Using laser ablation inductively coupled plasma quadruple mass spectrometry, researchers at the University of Queensland’s School of the Environment (Queensland, Australia) are producing more detailed data than ever before about what’s happening at the chemical level in volcano magma, a combination of liquid melt, gas, and crystals that can offer information about eruptions and lava flow (see video).
“The laser approach allows us to select only the erupted magmatic liquid and avoid the cargo transported to the surface, which can obscure geochemical information,” says Teresa Ubide, an associate professor of Igneous Petrology with the School of the Environment.
Understanding the chemistry of the magma, specifically just the magmatic liquid, is valuable because magma chemistry significantly influences eruption style and the physical properties of generated lava flows, including temperature and viscosity, which impact how far and at what speed lava flows can travel. “So, the chemistry of the magma is important to assess the evolution of the eruption and its potential hazards,” Ubide says.
The team’s laser ablation technique uses an inductively coupled plasma quadruple mass spectrometry instrument to measure the chemical composition of the material—in this case, lava—generated by the laser component. This approach provides more precise data about what’s happening chemically in the volcano magma; this is crucial to projecting patterns and changes in eruptions.
“Magmas reaching the surface of Earth are a mixture of the hot magmatic liquid and the fragments it transports from the guts of the volcano,” Ubide says. “The novelty of our approach is to apply the method to the analysis specifically of the magmatic liquid during eruptions.”
Why laser ablation?
Laser ablation is useful as a micro-sampling tool in research involving natural sciences because it allows users to select exactly what part of a biological sample to analyze at the chemical level. With conventional investigative approaches, an entire bulk sample must be analyzed.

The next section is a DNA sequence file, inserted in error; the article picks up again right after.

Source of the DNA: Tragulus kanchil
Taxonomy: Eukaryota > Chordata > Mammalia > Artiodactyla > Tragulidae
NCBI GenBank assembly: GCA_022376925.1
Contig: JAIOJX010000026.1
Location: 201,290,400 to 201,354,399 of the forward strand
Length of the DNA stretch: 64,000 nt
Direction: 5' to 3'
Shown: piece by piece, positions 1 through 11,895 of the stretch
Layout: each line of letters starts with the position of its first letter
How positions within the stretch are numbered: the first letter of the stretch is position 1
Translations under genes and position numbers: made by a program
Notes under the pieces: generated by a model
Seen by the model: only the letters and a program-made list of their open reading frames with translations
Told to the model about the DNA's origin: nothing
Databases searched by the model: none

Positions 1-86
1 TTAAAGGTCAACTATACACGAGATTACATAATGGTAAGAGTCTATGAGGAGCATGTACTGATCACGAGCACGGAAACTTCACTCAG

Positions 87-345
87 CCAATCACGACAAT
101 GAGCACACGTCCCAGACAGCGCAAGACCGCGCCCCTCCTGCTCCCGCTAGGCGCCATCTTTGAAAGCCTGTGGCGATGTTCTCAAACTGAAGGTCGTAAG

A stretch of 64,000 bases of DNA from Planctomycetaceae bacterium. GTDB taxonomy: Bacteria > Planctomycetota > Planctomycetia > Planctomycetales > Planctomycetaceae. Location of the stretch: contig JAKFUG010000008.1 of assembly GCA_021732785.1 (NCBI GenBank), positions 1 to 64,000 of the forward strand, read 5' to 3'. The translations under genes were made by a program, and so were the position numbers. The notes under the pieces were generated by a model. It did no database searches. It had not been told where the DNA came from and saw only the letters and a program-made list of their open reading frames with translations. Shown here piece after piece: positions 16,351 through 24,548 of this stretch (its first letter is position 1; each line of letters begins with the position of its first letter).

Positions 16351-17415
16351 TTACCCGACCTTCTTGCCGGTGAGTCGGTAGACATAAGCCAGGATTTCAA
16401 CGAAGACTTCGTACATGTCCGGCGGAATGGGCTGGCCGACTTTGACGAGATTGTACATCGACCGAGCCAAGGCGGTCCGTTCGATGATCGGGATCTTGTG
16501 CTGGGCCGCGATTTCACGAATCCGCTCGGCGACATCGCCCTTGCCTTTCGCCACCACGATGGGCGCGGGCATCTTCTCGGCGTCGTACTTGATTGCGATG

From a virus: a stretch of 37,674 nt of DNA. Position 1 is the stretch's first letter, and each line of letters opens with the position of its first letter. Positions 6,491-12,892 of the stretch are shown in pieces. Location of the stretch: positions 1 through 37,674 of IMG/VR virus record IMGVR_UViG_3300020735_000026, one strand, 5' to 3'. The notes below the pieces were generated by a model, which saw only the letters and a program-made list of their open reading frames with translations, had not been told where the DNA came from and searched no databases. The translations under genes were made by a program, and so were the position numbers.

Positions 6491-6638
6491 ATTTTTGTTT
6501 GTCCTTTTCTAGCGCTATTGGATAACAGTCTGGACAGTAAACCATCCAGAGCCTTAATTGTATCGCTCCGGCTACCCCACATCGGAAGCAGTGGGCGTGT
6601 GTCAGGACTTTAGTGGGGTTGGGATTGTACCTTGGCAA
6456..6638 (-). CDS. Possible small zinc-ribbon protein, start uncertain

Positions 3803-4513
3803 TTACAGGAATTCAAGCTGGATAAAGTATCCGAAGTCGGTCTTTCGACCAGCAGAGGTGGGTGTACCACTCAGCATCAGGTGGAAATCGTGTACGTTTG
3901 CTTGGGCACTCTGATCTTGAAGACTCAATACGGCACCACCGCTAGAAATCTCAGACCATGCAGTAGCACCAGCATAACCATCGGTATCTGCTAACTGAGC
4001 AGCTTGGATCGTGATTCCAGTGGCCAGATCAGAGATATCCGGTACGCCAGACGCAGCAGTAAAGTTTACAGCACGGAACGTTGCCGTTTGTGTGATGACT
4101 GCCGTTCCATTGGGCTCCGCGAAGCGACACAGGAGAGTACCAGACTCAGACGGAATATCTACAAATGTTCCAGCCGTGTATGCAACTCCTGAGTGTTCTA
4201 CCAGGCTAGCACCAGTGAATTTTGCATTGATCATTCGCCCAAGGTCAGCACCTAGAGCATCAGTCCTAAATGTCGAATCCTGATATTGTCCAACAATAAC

Specifically, traditional chemical analysis methods look at entire volcanic rocks (cooled-down magma; see Fig. 1), Ubide explains, whereas the laser ablation inductively coupled plasma quadruple mass spectrometry approach allows the researchers to select only the parts of the rock that will offer the best information for a particular application.
There are naturally many crystals in volcano magma (which makes it look more like bunches of rocks), and its chemistry is difficult to observe. In their work, the Queensland team used an argon fluoride excimer laser—comprising noble gas and a halogen gas, which ultimately emits stimulated ultraviolet (UV) light in the 193 nm range—to blast the cooled-down liquid melt in the magma, also called the rock matrix, to remove surplus crystals (see Fig. 2). This technique, in turn, allowed them to measure only the magma’s chemical makeup.
The process required minimal sample preparation, Ubide says, so “it’s fast, which is important to provide timely information on the chemistry of erupted magma.”
Testing the method
Using the laser ablation inductively coupled plasma quadruple mass spectrometry approach, Ubide’s team has examined samples collected during the nearly three-month-long volcanic eruption on La Palma, the most northwesterly island of Spain’s Canary Islands, in 2021.
This eruption covered almost five square miles and discharged more than 5600 cubic feet of lava, causing extensive damage and posing dangers to residents (see Fig. 3). Being able to prevent or, at least, minimize such destruction and danger is a key goal of the Queensland team’s work. Gathering as much data as possible through live monitoring could ultimately provide early warnings.
Ubide notes that current monitoring approaches involving ground changes, such as earthquakes, and data relating to gases can offer information indirectly about what’s happening inside an active volcano. Information and data from the chemical level can provide more direct measurement and monitoring.
“Helping the monitoring and emergency management of future eruptions is our ultimate goal with this work,” Ubide says. “It is so important that the method is fast and versatile, and applicable to a wide range of eruption products.”
The team is now developing another method similar to their laser ablation technique to study volcanic ash, which can be dispersed more widely and collected with the help of local populations—citizen science—and enable a faster eruption response.